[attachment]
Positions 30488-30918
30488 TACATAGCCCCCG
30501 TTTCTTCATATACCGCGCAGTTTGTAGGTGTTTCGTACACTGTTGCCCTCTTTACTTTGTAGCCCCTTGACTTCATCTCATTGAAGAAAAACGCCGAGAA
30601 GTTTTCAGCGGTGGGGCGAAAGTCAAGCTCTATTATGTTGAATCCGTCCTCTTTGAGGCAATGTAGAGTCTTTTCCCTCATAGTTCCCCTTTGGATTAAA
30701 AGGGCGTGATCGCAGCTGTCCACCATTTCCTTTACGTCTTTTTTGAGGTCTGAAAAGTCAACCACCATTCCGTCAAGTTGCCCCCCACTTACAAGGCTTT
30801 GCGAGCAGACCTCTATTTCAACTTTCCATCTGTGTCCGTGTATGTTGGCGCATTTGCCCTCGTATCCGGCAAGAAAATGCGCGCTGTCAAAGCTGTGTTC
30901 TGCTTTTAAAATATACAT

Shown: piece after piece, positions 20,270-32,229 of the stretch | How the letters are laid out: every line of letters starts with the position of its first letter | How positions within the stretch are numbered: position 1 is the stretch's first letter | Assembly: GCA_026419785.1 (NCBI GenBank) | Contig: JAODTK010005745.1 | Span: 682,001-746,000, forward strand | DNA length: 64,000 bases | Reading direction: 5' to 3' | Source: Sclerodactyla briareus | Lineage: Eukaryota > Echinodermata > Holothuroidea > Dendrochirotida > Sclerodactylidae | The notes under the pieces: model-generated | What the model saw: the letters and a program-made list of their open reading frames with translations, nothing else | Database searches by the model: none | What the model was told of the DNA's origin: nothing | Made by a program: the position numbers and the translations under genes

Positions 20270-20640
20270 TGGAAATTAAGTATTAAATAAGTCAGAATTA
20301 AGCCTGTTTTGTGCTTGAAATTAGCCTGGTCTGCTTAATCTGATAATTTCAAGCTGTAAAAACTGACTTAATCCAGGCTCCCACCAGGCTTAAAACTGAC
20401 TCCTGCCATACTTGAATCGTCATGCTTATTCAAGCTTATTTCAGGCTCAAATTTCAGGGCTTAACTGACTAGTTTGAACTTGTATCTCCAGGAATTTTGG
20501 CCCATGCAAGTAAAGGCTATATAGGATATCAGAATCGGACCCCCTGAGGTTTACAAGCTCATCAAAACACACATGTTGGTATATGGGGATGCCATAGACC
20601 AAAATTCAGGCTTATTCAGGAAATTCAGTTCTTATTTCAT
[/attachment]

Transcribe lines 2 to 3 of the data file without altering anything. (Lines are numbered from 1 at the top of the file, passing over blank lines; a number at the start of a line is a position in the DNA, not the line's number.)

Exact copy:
30488 TACATAGCCCCCG
30501 TTTCTTCATATACCGCGCAGTTTGTAGGTGTTTCGTACACTGTTGCCCTCTTTACTTTGTAGCCCCTTGACTTCATCTCATTGAAGAAAAACGCCGAGAA